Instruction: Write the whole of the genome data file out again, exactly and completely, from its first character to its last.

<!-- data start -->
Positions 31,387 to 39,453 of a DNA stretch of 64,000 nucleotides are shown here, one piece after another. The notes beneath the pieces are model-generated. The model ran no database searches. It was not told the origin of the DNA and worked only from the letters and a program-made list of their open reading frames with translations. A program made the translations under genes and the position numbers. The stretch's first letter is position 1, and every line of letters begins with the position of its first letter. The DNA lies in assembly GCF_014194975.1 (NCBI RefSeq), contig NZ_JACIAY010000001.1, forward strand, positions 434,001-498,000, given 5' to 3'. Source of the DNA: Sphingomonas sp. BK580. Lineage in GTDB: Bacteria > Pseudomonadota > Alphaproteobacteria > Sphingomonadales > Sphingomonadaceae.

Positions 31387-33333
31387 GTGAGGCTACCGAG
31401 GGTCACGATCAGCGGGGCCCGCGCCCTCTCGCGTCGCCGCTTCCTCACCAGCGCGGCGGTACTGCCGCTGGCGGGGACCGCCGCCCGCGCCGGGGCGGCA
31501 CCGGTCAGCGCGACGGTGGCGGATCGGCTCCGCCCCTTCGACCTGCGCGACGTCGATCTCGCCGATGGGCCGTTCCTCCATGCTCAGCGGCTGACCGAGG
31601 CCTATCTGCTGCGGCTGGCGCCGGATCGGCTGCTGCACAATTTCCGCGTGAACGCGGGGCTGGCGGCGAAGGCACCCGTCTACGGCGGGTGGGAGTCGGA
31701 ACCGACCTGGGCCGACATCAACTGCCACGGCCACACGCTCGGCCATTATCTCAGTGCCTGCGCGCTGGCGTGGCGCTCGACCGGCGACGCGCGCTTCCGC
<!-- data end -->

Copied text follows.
Positions 31,387 to 39,453 of a DNA stretch of 64,000 nucleotides are shown here, one piece after another. The notes beneath the pieces are model-generated. The model ran no database searches. It was not told the origin of the DNA and worked only from the letters and a program-made list of their open reading frames with translations. A program made the translations under genes and the position numbers. The stretch's first letter is position 1, and every line of letters begins with the position of its first letter. The DNA lies in assembly GCF_014194975.1 (NCBI RefSeq), contig NZ_JACIAY010000001.1, forward strand, positions 434,001-498,000, given 5' to 3'. Source of the DNA: Sphingomonas sp. BK580. Lineage in GTDB: Bacteria > Pseudomonadota > Alphaproteobacteria > Sphingomonadales > Sphingomonadaceae.

Positions 31387-33333
31387 GTGAGGCTACCGAG
31401 GGTCACGATCAGCGGGGCCCGCGCCCTCTCGCGTCGCCGCTTCCTCACCAGCGCGGCGGTACTGCCGCTGGCGGGGACCGCCGCCCGCGCCGGGGCGGCA
31501 CCGGTCAGCGCGACGGTGGCGGATCGGCTCCGCCCCTTCGACCTGCGCGACGTCGATCTCGCCGATGGGCCGTTCCTCCATGCTCAGCGGCTGACCGAGG
31601 CCTATCTGCTGCGGCTGGCGCCGGATCGGCTGCTGCACAATTTCCGCGTGAACGCGGGGCTGGCGGCGAAGGCACCCGTCTACGGCGGGTGGGAGTCGGA
31701 ACCGACCTGGGCCGACATCAACTGCCACGGCCACACGCTCGGCCATTATCTCAGTGCCTGCGCGCTGGCGTGGCGCTCGACCGGCGACGCGCGCTTCCGC